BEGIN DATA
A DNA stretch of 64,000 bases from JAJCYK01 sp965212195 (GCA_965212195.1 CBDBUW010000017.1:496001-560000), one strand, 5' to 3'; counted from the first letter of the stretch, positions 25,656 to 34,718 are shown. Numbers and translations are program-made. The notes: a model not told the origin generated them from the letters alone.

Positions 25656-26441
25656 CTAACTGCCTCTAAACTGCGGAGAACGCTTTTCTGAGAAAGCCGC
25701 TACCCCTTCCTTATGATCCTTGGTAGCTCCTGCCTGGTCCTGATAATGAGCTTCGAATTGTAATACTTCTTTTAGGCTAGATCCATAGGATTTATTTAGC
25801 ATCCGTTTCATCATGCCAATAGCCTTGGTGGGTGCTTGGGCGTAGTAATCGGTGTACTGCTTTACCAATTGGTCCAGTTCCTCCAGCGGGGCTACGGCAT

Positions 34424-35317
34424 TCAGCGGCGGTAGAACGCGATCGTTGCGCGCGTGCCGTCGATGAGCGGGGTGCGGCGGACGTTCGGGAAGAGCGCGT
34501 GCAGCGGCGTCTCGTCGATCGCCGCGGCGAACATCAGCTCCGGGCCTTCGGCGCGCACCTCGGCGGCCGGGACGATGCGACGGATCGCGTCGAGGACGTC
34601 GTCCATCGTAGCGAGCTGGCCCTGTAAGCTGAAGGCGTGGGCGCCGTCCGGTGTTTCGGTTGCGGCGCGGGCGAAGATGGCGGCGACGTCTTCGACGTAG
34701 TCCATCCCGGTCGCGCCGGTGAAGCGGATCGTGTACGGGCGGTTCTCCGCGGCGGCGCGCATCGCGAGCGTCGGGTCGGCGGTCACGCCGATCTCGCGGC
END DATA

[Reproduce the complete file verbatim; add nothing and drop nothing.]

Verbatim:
A DNA stretch of 64,000 bases from JAJCYK01 sp965212195 (GCA_965212195.1 CBDBUW010000017.1:496001-560000), one strand, 5' to 3'; counted from the first letter of the stretch, positions 25,656 to 34,718 are shown. Numbers and translations are program-made. The notes: a model not told the origin generated them from the letters alone.

Positions 25656-26441
25656 CTAACTGCCTCTAAACTGCGGAGAACGCTTTTCTGAGAAAGCCGC
25701 TACCCCTTCCTTATGATCCTTGGTAGCTCCTGCCTGGTCCTGATAATGAGCTTCGAATTGTAATACTTCTTTTAGGCTAGATCCATAGGATTTATTTAGC
25801 ATCCGTTTCATCATGCCAATAGCCTTGGTGGGTGCTTGGGCGTAGTAATCGGTGTACTGCTTTACCAATTGGTCCAGTTCCTCCAGCGGGGCTACGGCAT

Positions 34424-35317
34424 TCAGCGGCGGTAGAACGCGATCGTTGCGCGCGTGCCGTCGATGAGCGGGGTGCGGCGGACGTTCGGGAAGAGCGCGT
34501 GCAGCGGCGTCTCGTCGATCGCCGCGGCGAACATCAGCTCCGGGCCTTCGGCGCGCACCTCGGCGGCCGGGACGATGCGACGGATCGCGTCGAGGACGTC
34601 GTCCATCGTAGCGAGCTGGCCCTGTAAGCTGAAGGCGTGGGCGCCGTCCGGTGTTTCGGTTGCGGCGCGGGCGAAGATGGCGGCGACGTCTTCGACGTAG
34701 TCCATCCCGGTCGCGCCGGTGAAGCGGATCGTGTACGGGCGGTTCTCCGCGGCGGCGCGCATCGCGAGCGTCGGGTCGGCGGTCACGCCGATCTCGCGGC